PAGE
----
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Derjaguin became famous in scientific circles for his work on the stability of colloids and thin films of liquids which is now known as the DLVO theory, after the initials of its authors: Derjaguin, Landau, Verwey, and Overbeek. It is universally included in text books on colloid chemistry and is still widely applied in modern studies of interparticle forces in colloids. In particular, the Derjaguin approximation is widely used in order to approximate the interaction between curved surfaces from a knowledge of the interaction for planar ones.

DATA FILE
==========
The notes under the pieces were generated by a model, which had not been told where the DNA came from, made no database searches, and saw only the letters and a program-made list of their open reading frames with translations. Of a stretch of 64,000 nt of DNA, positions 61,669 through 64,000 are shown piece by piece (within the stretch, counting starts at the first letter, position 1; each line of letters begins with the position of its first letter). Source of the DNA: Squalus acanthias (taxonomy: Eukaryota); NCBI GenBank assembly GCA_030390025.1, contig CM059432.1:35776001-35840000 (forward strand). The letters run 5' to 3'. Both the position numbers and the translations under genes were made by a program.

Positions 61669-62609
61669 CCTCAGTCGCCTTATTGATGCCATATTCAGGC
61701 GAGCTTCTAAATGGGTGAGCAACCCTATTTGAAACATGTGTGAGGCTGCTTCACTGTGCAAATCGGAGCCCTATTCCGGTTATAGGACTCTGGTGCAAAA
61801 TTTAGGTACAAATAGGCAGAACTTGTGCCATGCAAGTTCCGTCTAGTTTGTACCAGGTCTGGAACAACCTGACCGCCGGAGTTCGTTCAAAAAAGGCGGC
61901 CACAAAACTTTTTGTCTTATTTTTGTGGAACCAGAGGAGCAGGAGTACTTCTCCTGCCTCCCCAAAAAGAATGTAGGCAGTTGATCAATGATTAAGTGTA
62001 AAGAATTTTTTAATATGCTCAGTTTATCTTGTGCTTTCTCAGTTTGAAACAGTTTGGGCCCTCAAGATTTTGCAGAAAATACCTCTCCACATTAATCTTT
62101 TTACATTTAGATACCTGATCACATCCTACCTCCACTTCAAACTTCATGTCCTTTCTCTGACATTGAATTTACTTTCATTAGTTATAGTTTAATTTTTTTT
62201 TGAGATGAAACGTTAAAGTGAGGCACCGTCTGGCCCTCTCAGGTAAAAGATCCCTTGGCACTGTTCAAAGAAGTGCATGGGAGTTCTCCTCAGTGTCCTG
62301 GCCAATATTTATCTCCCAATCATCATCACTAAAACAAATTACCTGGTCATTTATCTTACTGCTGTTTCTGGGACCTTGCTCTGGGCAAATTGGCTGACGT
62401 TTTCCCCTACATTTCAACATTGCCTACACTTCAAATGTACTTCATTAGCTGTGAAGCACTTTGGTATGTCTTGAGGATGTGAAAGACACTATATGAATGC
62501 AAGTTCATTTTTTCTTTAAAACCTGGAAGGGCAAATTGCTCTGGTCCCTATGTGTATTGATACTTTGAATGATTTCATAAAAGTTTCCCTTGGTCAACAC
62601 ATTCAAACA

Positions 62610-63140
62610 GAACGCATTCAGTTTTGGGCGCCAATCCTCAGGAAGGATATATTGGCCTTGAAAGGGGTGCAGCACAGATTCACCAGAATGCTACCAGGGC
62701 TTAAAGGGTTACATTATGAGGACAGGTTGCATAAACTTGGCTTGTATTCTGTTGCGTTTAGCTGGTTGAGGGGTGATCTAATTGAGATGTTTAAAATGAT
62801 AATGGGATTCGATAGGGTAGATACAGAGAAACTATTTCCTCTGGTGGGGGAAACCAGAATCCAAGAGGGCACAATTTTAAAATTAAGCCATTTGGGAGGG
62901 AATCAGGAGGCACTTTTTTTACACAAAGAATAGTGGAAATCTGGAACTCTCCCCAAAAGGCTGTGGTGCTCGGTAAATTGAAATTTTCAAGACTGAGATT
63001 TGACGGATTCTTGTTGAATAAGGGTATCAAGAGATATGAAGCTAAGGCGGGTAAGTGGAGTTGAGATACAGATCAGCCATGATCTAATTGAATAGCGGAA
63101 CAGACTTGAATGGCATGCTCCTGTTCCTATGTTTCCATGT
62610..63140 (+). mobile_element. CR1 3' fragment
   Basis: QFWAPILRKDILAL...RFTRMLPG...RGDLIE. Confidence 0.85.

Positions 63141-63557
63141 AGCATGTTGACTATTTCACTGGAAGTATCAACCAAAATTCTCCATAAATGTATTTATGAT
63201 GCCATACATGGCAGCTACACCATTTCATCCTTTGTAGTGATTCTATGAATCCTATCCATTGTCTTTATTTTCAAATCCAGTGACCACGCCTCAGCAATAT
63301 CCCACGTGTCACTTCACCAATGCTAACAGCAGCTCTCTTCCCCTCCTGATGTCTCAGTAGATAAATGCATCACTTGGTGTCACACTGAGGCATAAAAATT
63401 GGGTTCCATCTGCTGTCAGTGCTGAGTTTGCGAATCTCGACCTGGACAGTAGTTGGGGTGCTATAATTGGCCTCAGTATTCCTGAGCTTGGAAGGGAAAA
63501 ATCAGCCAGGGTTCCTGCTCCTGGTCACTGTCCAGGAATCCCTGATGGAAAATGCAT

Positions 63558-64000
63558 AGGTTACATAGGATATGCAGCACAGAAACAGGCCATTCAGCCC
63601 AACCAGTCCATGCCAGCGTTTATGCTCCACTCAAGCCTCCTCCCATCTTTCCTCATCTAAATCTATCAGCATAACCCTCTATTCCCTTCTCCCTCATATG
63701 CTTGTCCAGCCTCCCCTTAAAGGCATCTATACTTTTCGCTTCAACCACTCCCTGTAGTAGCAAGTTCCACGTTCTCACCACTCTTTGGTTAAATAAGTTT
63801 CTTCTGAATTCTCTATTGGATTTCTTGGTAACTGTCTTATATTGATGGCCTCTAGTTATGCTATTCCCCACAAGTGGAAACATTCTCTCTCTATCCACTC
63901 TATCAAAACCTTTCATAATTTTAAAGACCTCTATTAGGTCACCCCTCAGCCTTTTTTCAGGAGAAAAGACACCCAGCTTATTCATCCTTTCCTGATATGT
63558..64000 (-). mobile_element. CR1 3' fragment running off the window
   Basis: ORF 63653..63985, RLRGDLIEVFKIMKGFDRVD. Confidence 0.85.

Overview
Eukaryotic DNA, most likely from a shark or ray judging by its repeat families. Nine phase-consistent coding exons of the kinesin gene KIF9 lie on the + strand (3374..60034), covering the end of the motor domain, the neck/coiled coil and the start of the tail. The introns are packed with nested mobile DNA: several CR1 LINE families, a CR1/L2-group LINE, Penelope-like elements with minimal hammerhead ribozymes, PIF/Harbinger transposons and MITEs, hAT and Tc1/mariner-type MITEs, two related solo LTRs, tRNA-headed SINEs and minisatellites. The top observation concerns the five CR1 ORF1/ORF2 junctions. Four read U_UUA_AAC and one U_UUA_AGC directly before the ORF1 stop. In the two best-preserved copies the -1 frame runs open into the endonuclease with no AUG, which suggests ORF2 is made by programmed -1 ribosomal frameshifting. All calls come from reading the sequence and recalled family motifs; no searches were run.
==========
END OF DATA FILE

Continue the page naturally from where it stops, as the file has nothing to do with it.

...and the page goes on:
Derjaguin was also briefly (and embarrassingly) involved in polywater research during the 1960s. This field claimed that if water was heated then cooled in quartz capillaries, it took on astonishing new properties. Eventually, the scientists who were involved in polywater admitted it did not exist, claiming they were misled by poorly designed experiments.
|This article is licensed under the GNU Free Documentation License. It uses material from the Wikipedia article "Boris_Derjaguin". A list of authors is available in Wikipedia.|